Prolific throughout this decade, California’s Chelsea Wolfe has supplied our prescription of doom indie; a sensory genre that’s truly her own. A chilling aura aided by black & white toned gothic visuals belonging to videotapes from The Ring – veils instead of straight black hair hiding Wolfe’s face. Like an American equivalent of Soap & Skin, the music is consistently creepy, experimental and mysterious in its nihilistic content and distinctive style, made more cohesive by her enigmatic Zola Jesus-esque vocals. She has smartly developed her artistry and altered her construction throughout her five albums to keep everything interesting. From the purpose-placed silences of Unknown Rooms, to the mono obscurity of The Grime and The Glow to the new-found clearer production techniques that intend on haunting audiences in a more direct manner such as on Pain Is Beauty. Wolfe’s albums are the perfect balance of surprise and expectancy.
Wolfe’s fifth album in five years, Abyss descends her musical submarine into even deeper and darker depths of her subconscious. The tracks are less distinguishable, more violent and apologetically suffocating than on Pain Is Beauty; listen to the knife-slicing on ‘Carrion Flowers’ for instance. Whilst the mood and preference for guitar distortion, reverb and groans returns from her 2011 album Apokalypsis, Abyss benefits from the more effective sucker punch of its aesthetic clarity. Less suggestive, more in-your-face.
Conceptually, it’s broken into a trilogy of visions reflecting what an abyss might be: 1) the supernatural interpretation of the underworld 2) the abyss within reality 3) emotional associations of alienation, desperation and mental torture- themes she’s already covered on previous albums such as on the dark ballad ‘They’ll Clap When You’re Gone’ from Pain Is Beauty.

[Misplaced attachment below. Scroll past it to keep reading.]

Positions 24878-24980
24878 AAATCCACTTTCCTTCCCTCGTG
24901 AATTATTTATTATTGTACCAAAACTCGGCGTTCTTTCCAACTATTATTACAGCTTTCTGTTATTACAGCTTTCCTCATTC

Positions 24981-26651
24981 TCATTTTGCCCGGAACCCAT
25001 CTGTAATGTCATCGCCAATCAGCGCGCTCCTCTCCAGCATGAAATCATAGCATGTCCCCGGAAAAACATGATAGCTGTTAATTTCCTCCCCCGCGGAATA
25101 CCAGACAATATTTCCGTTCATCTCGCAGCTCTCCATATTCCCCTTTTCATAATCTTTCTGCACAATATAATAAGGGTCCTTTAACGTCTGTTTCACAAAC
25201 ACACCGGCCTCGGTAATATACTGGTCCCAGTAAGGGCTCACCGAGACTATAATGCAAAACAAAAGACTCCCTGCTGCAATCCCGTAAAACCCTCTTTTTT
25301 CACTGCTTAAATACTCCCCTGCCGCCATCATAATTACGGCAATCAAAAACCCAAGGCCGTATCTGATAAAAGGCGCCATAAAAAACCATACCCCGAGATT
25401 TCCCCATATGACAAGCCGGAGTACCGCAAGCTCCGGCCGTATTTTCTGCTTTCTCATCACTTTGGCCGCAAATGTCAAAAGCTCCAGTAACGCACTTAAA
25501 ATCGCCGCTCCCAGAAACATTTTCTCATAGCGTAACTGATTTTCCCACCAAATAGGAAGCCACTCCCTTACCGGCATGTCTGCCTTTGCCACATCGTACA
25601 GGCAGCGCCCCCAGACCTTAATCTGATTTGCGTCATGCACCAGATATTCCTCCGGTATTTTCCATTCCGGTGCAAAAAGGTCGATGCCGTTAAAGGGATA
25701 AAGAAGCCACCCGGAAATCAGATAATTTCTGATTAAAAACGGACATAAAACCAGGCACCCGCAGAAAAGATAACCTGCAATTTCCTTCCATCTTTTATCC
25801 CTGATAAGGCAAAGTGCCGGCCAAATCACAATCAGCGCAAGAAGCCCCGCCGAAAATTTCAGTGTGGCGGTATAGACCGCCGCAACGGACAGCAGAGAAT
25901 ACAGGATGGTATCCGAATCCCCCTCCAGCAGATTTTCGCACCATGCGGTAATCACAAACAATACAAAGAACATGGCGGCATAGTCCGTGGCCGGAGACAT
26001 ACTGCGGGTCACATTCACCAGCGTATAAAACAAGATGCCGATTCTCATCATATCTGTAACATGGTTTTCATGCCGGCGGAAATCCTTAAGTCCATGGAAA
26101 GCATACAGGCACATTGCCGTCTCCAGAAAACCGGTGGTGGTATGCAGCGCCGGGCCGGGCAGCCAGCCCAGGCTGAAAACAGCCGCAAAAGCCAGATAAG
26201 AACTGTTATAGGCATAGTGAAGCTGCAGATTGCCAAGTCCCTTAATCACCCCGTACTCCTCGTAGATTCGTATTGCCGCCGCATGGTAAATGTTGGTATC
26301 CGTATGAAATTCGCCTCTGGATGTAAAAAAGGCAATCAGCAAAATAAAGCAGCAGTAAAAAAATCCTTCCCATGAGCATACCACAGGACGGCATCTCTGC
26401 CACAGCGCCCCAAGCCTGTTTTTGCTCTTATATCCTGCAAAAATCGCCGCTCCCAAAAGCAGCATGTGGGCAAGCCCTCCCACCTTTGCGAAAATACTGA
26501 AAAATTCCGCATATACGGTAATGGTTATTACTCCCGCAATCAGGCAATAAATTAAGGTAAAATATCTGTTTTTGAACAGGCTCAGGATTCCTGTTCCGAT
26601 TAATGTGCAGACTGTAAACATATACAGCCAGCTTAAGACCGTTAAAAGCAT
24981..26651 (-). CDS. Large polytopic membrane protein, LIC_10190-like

Listening to the title track ‘Abyss’ imagines the feeling of a human being, falling through the depths of hell – relating to the album cover. Initially the entrance is a hollow and empty place, but it transforms into a pit of uncertainty and confusion, as the fast-heartbeat of the victim attracts a swarm of violin flies. On an album that mostly leans towards doom rock as opposed to the doom folk of Unknown Rooms, Wolfe plays the acoustic guitar whilst being circled by desperate lost souls of the afterlife – an astonishing use of the shepherd tone effect that creates limitless density. Whereas on ‘Grey Days’ Wolfe is consumed by The River of Styx- which in Greek mythology is the boundary between life and death.
‘Iron Moon’ and ‘Carrion Flowers’ show the state of hopeless abyss in reality. The former both paraphrases and shows Wolfe relating to the confessional poetry of 24-year-old factory worker Xu Lizhi, who succumbed to his personal abyss by committing suicide in Shenzhen, China. Its title comes from one of his poems: “I swallowed a moon made of iron.” When you consider that a lot of Wolfe’s music sounds like it inhabits a metallic industrial space, the lyrics and instrumentals intertwine perfectly to create an atmosphere. Furthermore, the abyss is symbolized in nature with ‘Carrion Flowers’ being a species that traps insects by alluring them with its rotting scent.
The emotional abyss is plunged into throughout the rest of the album including on ‘Dragged Out’: “Won’t you take me down? I’m tired.” and in ‘Survive’ – a song that notably shows an unusual soul edge to Wolfe’s vocals – “You said you won’t break my heart/ You said you won’t fall apart. Until the end.”
Chelsea Wolfe is still one of the most fearless and challenging musicians in the indie music scene and thankfully, for her artistic sake, she remains in the abyss of contemporary music.